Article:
Studies done on the high turnover rates in the criminal gangs have helped to explain the deep causes of motivation in seeking membership. Studies have shown that gangs have a high turnover rate of above 30% after members realize that the slogan "money, cars, women, and fame" is an exaggeration of reality (Decker et al., 2008). The study further established that criminal gangs have to recruit the same number of people as those exiting, a factor that causes forced recruitment not to be an option. Reports from law enforcement bodies were found to be inadequate and faulty because of indicating that the number of people joining gangs to be a third of what the research found out. The concept of intimidation can also be interpreted as threats from other gang members. To defeat them or gain respect, the youth prefers to join another rival group to counter their effects.


Summarily, all factors making the youth join criminal gangs fall either under the push or the pull category. Unemployment pushes the youth into crime as they look for activities that can supplement their small incomes to meet their needs. Fellowship and brotherhood act as pull factors as youths look for organized groups that can offer them the love lacking in their families. Intimidation acts as both a pull and push, with members either seeking groups to assist in revenge or being coerced to join the criminal gangs. Armed with this information, policymakers can thus come up with well-thought-out plans to offer long-term solutions to the problem of youths joining criminal gangs.

Relevant Theories

For unemployment, the emergence of criminal gangs can be explained using various theories like Hirschi's control theory. The theory is used to explain the causes of criminal gangs among the youths when the society's bond is too weak (Hirschi, 2004). The weak bond compels people to engage in unlawful acts after failing to develop the right attachments and aspirations with the majority of the population. More particularly, unemployment is said to weaken and destroy social bonds, hence triggering crime among the youths. Other theories to explain the effects of unemployment on the rate of joining criminal gangs include the anomic theory of deviance and the differential association theory. The former was championed by Braithwaite, who modernized the ideas of Merton, Parsons, and Emile Durkheim. The anomic theory proves that powerlessness and poverty encourage the rise in crimes (Sampson & Morenoff, 2006). The solution to the problem, as Braithwaite suggested, would be to redistribute power and wealth, a move to re-establish social order. The differential theory explains delinquency using bad associations in which the poor, unemployed people infect others, creating a culture of crime. To avoid this infectious habit, the government should come up with measures to reduce the rate of unemployment. Patterns in fellowship and brotherhood as factors encouraging the desire to be recruited by criminal gangs can best be described using the Social Bond and the Learning Theories. The former explains why there is a rise in the number of youth gangs as a result of the loopholes and the weaknesses in the existing social bonds (Spiegel, 2006). The learning theory explains the effects of the attitudes and the values learned from other members that are likely to lure a potential criminal into criminal activities (Akers, 2011). A profound understanding of the underlying tenets of these theories can help in explaining and coming up with long-term measures to curb the problem. The willingness of the youths in the outside community to assist the members in engaging in crime shows the level of determination that the youths have in being recruited.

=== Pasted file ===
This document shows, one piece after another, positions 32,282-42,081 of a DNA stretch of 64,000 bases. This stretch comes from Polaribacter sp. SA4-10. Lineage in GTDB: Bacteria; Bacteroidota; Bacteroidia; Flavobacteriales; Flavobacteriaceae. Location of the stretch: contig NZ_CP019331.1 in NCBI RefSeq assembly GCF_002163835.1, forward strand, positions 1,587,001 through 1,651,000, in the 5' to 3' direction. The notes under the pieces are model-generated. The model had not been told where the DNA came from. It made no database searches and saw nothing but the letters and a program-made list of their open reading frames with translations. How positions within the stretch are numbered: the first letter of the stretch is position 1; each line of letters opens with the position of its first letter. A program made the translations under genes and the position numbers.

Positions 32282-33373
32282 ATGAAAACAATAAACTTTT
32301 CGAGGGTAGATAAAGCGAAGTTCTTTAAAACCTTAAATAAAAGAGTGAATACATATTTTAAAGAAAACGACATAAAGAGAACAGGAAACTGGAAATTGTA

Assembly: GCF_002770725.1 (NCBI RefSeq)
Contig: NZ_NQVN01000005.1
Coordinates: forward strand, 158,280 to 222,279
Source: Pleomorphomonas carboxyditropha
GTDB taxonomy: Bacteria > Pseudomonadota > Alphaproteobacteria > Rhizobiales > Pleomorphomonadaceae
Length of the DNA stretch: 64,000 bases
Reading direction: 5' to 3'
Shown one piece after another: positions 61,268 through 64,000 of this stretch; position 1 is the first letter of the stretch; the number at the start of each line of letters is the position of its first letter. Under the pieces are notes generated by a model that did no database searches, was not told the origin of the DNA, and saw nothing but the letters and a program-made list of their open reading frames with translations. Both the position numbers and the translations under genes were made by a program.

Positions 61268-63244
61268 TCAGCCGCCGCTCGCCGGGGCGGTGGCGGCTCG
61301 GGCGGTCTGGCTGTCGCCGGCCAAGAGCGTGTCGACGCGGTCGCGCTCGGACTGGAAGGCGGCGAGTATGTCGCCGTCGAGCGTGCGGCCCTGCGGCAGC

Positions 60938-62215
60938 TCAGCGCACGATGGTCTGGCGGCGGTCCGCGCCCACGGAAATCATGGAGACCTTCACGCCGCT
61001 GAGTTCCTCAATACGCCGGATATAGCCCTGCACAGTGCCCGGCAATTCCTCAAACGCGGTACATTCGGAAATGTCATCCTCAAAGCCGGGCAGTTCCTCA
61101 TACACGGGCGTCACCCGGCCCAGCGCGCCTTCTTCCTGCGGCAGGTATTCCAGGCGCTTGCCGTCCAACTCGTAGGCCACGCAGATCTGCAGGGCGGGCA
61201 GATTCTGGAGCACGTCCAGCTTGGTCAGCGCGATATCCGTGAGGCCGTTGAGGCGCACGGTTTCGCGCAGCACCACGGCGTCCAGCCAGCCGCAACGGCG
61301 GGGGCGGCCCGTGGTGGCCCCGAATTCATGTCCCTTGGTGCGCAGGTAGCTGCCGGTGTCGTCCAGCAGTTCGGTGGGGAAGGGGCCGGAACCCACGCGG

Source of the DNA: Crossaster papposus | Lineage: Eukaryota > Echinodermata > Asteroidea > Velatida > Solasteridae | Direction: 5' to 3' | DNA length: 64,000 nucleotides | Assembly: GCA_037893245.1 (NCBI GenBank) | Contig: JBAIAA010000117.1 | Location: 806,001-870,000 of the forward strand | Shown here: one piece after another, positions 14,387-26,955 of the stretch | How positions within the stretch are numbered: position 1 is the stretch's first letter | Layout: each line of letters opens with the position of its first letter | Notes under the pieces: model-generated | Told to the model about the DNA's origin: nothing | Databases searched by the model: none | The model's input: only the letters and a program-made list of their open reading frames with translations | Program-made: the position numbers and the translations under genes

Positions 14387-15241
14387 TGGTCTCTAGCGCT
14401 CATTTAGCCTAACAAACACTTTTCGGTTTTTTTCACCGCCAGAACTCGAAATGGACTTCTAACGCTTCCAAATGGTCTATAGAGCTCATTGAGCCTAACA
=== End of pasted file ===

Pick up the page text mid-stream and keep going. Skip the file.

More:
Research Questions

Q1. What are the effects of unemployment on the chances of youths joining and engaging in crime? Q2. How do fellowship and brotherhood affect the recruitment of youths in gangs and their engagement in crime? Q3. In what ways does intimidation affect youth recruitment and engagement in criminal activities within gangs?


Akers, R. L. (2011). Social learning and social structure: A general theory of crime and deviance. Transaction Publishers.

Ayres, S. (2013). The high cost of youth unemployment. Washington: Center for American Progress.

Blanchflower, D. G. (2000). Self-employment in OECD countries. Labour economics, 7(5), 471-505.

Decker, S. H., Katz, C. M., & Webb, V. J. (2008). Understanding the black box of gang organization: Implications for involvement in violent crime, drug sales, and violent victimization. Crime & Delinquency, 54(1), 153-172.

Decker, S. H., Melde, C., & Pyrooz, D. C. (2013). What do we know about gangs and gang members and where do we go from here?. Justice Quarterly, 30(3), 369-402.

Friman, H. R. (2001). Informal economies, immigrant entrepreneurship and drug crime in Japan. Journal of Ethnic and Migration Studies, 27(2), 313-333. Hirschi, T. (2004). Self-control and crime.

Laske, M. T. (2011). Gang Involvement among African American, Latino, and White Youth: The Contextual Significance of Concentrated Neighborhood Disadvantage.

McNulty, T. L., & Bellair, P. E. (2003). Explaining racial and ethnic differences in serious adolescent violent behavior. Criminology, 41(3), 709-747.

Phillips, S. A. (2015). The Gang-Drug Nexus: Violence, FBI Safe Streets Task Force. In New Approaches to Drug Policies (pp. 121-136). Palgrave Macmillan UK.

Poutvaara, P., & Priks, M. (2011). Unemployment and gang crime: can prosperity backfire?. Economics of Governance, 12(3), 259-273.

Sampson, R. J., & Morenoff, J. D. (2006). Durable inequality. Poverty traps. Princeton University Press, Princeton, New Jersey, USA, 176-203.

Spiegel, S. N. (2006). Criminology. Blackwell Publishing Ltd.

Tanveer Choudhry, M., Marelli, E., & Signorelli, M. (2012). Youth unemployment rate and impact of financial crises. International journal of manpower, 33(1), 76-95.

Wilson, J. Q., & Petersilia, J. (Eds.). (2010). Crime and public policy. Oxford University Press.